Building and playing with robots is my main guilty pleasure in life. Others play golf or ski, but I build robots (since I can't play golf or ski :-). I find it relaxing and fun! To make most of my bots, I use chassis kits. Using kits helps me do what I like doing more, the software and electronics and also makes for a better chassis for my all-thumbs self.
In this Instructable, we will look in what it takes to make a simple but robust Wifi/web controlled rover. The chassis used is the Actobotics Gooseneck. I chose it for it's size, expand-ability and cost but you can use any other chassis of your own choosing.
For a project like this, we will need a good solid single board computer and for this bot I chose to use the Raspberry Pi (RPI) a Linux based computer. The RPI (and Linux) gives us lots of coding options and Python will be used for the coding side. For the web interface I use Flask, a lightweight web framework for Python.
To drive the motors, I chose a RoboClaw 2x5a. It allows for simple serial communication for commanding it and works well with the RPI and the motors on the Gooseneck.
Finally, it has a webcam for POV type video feedback for driving it remotely. I will cover each topic in more detail later.
- Actobotics Gooesneck chassis or a suitable replacement of your choice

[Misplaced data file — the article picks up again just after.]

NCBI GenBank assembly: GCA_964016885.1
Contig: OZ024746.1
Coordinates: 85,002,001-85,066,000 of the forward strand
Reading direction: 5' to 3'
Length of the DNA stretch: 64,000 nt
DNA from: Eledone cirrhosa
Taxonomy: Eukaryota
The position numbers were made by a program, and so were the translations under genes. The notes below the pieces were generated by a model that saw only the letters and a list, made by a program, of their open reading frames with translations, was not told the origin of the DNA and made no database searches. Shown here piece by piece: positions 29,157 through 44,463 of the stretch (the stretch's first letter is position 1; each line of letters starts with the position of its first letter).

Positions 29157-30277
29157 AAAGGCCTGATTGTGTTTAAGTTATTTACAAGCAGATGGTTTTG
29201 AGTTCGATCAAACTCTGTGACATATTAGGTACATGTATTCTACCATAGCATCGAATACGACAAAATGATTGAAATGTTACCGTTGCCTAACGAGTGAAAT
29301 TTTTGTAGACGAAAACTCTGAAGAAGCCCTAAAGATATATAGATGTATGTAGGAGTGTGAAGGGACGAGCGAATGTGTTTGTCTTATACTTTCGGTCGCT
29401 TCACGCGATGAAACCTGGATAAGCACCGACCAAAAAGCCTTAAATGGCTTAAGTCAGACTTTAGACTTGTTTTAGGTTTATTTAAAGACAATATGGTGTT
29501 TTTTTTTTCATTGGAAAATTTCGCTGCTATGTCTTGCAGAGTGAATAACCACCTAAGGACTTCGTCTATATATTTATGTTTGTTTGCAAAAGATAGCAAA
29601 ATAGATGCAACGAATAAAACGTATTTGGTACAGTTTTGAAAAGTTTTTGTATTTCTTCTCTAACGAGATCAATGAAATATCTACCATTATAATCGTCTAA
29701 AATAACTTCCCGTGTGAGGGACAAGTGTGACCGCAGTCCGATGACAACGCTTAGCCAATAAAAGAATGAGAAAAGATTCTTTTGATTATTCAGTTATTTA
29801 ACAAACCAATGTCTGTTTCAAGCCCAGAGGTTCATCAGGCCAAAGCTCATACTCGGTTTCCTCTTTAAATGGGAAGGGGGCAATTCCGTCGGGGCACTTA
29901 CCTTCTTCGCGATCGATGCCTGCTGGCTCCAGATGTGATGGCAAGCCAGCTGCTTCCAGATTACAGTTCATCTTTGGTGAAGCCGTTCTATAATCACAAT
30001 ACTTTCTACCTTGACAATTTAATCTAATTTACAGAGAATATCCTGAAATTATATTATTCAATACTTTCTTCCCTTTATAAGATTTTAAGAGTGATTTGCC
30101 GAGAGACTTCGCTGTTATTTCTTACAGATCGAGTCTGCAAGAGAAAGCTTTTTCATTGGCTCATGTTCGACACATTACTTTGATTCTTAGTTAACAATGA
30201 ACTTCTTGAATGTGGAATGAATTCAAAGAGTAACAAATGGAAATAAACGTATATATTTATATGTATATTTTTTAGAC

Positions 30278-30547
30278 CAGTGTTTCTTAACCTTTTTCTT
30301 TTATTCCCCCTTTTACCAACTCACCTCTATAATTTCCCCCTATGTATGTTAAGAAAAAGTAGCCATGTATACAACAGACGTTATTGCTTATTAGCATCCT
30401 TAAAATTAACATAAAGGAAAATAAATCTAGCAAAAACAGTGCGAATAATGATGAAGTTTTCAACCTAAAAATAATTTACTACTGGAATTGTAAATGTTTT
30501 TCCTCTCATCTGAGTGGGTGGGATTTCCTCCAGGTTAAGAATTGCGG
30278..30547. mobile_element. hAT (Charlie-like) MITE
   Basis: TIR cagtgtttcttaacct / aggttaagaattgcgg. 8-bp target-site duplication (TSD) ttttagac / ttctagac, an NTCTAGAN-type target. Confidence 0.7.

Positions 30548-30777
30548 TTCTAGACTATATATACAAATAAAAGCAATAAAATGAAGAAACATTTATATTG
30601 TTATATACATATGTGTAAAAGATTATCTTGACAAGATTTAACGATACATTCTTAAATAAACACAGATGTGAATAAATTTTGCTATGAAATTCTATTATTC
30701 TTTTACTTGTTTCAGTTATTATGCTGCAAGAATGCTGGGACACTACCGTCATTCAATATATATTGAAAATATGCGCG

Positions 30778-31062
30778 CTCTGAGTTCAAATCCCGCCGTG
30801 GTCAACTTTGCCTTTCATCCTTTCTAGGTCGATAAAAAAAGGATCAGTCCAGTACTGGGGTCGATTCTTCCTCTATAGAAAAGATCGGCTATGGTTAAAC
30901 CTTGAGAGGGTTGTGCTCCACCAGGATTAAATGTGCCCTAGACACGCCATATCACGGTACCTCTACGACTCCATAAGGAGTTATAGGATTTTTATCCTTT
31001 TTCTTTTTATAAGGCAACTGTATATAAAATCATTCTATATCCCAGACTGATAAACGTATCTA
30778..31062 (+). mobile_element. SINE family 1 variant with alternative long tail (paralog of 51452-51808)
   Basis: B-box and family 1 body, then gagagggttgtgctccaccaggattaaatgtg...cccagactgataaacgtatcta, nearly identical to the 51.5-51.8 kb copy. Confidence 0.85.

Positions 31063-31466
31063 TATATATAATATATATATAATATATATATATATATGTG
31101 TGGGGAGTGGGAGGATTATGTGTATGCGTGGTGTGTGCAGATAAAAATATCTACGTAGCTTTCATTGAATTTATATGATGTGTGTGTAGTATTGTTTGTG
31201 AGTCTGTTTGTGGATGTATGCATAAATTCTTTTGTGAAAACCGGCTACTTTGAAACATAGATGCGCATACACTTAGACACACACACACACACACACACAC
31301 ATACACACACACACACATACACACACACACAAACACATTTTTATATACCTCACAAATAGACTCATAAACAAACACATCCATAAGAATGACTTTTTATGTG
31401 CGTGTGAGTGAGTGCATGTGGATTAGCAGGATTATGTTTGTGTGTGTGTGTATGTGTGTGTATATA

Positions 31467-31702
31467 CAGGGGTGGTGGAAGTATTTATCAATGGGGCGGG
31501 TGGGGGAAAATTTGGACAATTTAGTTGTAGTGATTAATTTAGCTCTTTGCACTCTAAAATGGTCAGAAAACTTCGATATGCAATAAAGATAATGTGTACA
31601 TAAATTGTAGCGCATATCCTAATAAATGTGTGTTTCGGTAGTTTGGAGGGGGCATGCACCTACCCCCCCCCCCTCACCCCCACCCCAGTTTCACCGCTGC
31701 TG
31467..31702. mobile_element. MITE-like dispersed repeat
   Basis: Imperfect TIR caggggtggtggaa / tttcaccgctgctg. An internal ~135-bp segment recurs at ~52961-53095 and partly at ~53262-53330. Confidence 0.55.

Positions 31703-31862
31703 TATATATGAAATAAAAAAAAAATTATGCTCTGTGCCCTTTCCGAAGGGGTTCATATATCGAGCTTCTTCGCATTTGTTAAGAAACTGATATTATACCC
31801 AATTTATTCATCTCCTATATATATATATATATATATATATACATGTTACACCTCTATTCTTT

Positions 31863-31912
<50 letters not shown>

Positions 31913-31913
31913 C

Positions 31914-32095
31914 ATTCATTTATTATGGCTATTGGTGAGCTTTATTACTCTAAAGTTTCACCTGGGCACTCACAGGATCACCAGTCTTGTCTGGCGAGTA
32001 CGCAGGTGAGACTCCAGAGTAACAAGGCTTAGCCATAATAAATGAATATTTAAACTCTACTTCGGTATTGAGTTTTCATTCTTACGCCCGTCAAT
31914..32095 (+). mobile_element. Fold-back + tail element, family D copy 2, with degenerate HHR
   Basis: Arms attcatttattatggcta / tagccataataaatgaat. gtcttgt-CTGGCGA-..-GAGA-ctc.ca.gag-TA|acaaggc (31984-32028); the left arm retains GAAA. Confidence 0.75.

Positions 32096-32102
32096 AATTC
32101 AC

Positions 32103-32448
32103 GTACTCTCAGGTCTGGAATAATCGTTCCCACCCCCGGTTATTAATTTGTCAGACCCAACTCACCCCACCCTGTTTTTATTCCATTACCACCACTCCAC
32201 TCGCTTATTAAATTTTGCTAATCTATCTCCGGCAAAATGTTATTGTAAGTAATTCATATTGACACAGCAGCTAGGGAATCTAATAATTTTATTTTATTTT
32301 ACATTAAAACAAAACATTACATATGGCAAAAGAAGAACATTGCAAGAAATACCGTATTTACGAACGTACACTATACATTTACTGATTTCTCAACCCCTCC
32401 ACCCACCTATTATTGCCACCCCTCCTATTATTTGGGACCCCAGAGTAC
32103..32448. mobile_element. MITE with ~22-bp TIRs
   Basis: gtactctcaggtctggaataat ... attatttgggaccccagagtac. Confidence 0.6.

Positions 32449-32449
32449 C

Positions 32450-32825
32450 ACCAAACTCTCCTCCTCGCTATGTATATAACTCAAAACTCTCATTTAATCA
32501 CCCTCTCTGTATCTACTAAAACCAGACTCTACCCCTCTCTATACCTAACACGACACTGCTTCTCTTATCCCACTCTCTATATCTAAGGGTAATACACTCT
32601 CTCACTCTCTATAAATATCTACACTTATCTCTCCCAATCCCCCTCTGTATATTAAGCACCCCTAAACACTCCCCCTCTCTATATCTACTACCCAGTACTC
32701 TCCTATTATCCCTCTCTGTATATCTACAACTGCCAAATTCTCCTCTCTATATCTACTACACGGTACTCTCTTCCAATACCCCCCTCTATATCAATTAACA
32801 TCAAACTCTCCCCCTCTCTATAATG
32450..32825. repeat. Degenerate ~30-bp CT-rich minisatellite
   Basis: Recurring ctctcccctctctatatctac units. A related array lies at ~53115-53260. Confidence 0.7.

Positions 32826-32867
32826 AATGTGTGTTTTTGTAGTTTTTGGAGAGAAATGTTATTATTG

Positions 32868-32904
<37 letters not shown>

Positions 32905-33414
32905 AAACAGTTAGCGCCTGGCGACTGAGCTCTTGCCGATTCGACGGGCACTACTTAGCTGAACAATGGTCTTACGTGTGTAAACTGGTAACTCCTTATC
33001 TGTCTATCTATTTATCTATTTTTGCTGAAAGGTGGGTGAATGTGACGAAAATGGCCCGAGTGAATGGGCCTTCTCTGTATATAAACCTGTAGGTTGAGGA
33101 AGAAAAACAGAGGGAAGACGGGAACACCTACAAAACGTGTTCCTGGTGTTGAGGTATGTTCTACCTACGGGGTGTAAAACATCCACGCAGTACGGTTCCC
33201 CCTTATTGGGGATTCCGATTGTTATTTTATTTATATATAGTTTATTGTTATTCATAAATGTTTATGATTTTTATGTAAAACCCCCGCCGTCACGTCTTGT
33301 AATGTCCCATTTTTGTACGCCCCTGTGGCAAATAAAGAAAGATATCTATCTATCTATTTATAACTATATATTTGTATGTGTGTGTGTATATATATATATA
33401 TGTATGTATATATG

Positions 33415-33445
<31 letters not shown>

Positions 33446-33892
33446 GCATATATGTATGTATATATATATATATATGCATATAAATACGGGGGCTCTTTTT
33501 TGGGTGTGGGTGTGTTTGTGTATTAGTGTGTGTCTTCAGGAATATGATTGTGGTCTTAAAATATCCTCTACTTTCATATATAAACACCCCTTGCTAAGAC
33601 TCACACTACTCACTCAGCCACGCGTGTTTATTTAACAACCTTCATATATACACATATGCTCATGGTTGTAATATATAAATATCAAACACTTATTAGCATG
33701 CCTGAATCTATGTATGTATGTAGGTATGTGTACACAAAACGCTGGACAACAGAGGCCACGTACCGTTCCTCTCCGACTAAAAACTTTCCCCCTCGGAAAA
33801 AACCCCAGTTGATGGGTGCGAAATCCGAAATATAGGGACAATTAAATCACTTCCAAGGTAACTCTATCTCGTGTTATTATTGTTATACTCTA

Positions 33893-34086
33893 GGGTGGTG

- Raspberry Pi of your choice (or clone) - An RPI model B is used on this bot, but any with at least two USB ports will work
- Standard Servo Plate B x1
- 90° Single Angle Channel Bracket x1
- RoboClaw 2x5a motor driver
- Small breadboard or Mini breadboard
- Female to Female jumper wires
- Male to Female jumper wires
- Web cam (optional) - I use a Logitech C110, and here is a list of supported cams for the RPI
- 5v-6v power source for servo power
- 7.2v-11.1v battery for drive motor powering
- 5v 2600mah (or higher) USB power bank for the RPI
On my bot, I use 4" wheels to make it a little more All-Terrain-Indoor. For this option you will need:
First assemble the chassis following the instructions included with the chassis or video. After finishing you should have something like the image. NOTE: When assembling the Neck part, just leave the mounting bracket off.
On my bot, I chose to replace the wheels that the chassis came with for 4" heavy duty wheels. This is optional and not needed unless you want to do the same.
The Gooseneck has a lot of room and options for mounting your electronics. I give you these pictures as a guide line, but you can choose how you would like to lay it all out. You can use stand-offs, double-sided tape, Velcro or servo-tape to mount the board and batteries.
Take the 90 degree bracket, lightweight servo hub and four (4) of the .3125" screws for this step:
- Take the servo hub and place it on one side of the bracket and secure them together with the .2125" screws like pictured
- Next mount the servo into the servo bracket
- Attach the 90 degree bracket with the servo horn to the servos spine and use the horn screw that came with the servo to connect them together